Tuesday, November 6, 2018

Francis Ledwidge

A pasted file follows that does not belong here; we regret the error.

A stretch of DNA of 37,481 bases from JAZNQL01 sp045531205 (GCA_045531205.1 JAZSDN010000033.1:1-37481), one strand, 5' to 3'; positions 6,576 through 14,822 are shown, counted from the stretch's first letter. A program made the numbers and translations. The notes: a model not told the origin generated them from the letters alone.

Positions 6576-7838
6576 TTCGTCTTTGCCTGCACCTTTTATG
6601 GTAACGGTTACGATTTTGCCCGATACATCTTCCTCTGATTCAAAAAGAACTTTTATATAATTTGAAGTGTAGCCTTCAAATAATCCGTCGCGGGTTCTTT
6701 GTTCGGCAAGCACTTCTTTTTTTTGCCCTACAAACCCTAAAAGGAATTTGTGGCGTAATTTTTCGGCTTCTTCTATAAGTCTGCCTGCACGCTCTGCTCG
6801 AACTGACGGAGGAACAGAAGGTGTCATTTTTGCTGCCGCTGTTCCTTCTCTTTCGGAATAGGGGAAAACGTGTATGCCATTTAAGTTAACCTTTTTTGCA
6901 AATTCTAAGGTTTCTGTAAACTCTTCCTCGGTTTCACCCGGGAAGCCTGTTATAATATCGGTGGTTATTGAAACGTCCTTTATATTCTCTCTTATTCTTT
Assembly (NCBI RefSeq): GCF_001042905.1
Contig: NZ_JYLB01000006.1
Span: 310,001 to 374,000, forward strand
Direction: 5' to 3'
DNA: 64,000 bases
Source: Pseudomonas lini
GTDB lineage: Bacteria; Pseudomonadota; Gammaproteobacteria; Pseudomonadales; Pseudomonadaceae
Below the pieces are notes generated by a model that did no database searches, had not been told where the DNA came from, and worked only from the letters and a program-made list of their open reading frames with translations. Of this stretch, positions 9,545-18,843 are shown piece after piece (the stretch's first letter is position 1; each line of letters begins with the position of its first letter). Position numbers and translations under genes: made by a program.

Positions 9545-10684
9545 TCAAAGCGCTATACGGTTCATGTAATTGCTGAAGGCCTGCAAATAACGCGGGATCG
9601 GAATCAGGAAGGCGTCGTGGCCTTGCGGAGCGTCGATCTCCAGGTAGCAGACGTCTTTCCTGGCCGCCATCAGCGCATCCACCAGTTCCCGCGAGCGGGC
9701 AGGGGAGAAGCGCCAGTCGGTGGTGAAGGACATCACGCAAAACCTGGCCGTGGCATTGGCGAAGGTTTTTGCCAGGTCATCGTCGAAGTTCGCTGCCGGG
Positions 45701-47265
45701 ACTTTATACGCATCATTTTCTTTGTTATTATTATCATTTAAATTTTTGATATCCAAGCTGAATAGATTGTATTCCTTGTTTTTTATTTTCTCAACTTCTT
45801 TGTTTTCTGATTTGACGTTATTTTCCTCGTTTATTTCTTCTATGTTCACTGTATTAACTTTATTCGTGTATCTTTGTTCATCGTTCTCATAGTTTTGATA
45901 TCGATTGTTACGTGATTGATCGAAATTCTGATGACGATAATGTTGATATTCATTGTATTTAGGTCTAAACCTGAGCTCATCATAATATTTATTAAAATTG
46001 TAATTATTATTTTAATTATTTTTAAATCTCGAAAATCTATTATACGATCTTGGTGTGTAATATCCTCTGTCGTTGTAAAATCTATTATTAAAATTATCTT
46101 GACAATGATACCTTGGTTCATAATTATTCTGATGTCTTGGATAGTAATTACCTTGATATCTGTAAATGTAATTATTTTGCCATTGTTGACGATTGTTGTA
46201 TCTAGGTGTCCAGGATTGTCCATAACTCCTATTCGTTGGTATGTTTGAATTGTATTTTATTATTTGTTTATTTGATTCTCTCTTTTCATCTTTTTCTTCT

Just outside Mons in Belgium a stone monument records the date when a squadron from the 4th Royal Irish Dragoon Guards fired the opening British shots of the first World War. The date was 22nd August 1914, the time 7.00 in the morning. By the time the ceasefire occurred on 11th November 1918 almost 10 million men, women and children had died in the war. Amongst the 10 million were approximately 35,000 Irish men and women and amongst those Irish men were two whose names will be forever remembered whenever and wherever the poets of World War I are recalled. Francis Ledwidge, a native of Slane, Co. Meath, left school at 14 years of age to work as a farm labourer and six years later took up employment as a roadworker with Meath County Council. In October 1914 he enlisted in the Royal Enniskillen Fusiliers where his mentor, Lord Dunsany, served as a captain. Ledwidge was a Lance Corporal when his battalion landed at Suvla Bay in August 1915. Within two months the British army lost more than 10,000 men and amongst those killed were Athy men Daniel Delaney, John Farrell, Christopher Hanlon, William Moran and Christopher Whelan. Edward Higgins and Henry Price, both of Ballitore and Michael Kinsella of Castledermot joined their Athy comrades in death on the beaches of the Dardanelles. After some time in Salonika where the Royal Enniskillen Fusiliers were encamped on the Greco-Serbian border, Ledwidge with his regiment were forced to retreat. Ledwidge was subsequently hospitalised in Cairo and from there sent back to a hospital in Manchester, just as the 1916 Rising was taking place in Dublin. The subsequent execution of the leaders of the Rising may have contributed to Ledwidge’s subsequent Court marshalling for overstaying his leave following which he was reduced in rank. He subsequently re-joined his regiment and on the opening day of the third battle of Ypres he was killed when a German shell exploded near him on 31st July 1917. Ledwidge, who was 29 years of age, is buried in Artillery Wood cemetery, Boesinghe, Belgium. His own poem ‘At a Poet’s Grave’ is a poignant reminder of Irish literature’s loss when Ledwidge died. ‘And here where the sweet poet sleeps I hear the songs he left unsung, When winds are fluttering the flowers And summer bells are rung.’ Tom Kettle’s father was a founder member of the Land League and a friend of Charles Stewart Parnell. Tom qualified as a barrister in 1906 and that same year he was elected as an M.P. to Westminster where he proved to be an orator of exceptional ability. Three years later he married Mary Sheehy, whose sister Hannah was married to Francis Skeffington and soon afterwards he was appointed Professor of Economics at Dublin University. He resigned his parliamentary seat in 1910 but continued to be politically active, becoming one of the founders of the Irish Volunteers in November 1913. When war was declared in August 1914 Kettle was abroad buying arms for the Volunteers. On his return to Ireland he enlisted but was not sent overseas until July 1916. Towards the end of August 1916 the Irish Brigade was sent to the Somme and it was there on 9th September Thomas Kettle was killed near the village of Ginchy. Aged 36 years his body was never recovered and he is today remembered on the ‘Thiepval Memorial to the Missing’ near Albert in France. The day Kettle died also saw the death of Maurice Cullen of Foxhill. Six days earlier John Vincent Holland of Model Farm Athy, as part of the Somme offensive, led his men in capturing the village of Guillemont located just a few miles south of Ginchy, an action for which he was awarded the Victoria Cross. Thomas Kettle will always be remembered for the memorable poem which included the lines:- ‘So here, while the mad guns curse overhead, And tired men sigh with mud for couch and floor, Know that we fools, now with the foolish dead, Died not for flag, nor King, nor Emperor, But for a dream, born in a herdsman’s shed, And for the secret scripture of the poor.’ Many of the young men who left Athy with the cheers and good wishes of local townspeople ringing in their ears were never to return. Many thousands of other Irish men including Francis Ledwidge and Tom Kettle believed they were fighting for Ireland, a claim which Ledwidge made in his poem. ‘For am I not of those who reared The banner of old Ireland high From Dublin town to Turkey’s shore’. On Thursday the Arts Centre hosts a show devised and directed by David Walsh remembering the men from Athy and district who died during the First World War. The following Sunday, November 11th, on the centenary of the ending of the war which witnessed the death of more than 120 young Athy men, those men and their colleagues who survived will be remembered at a commemoration ceremony at St. Michael’s cemetery commencing at 3pm.

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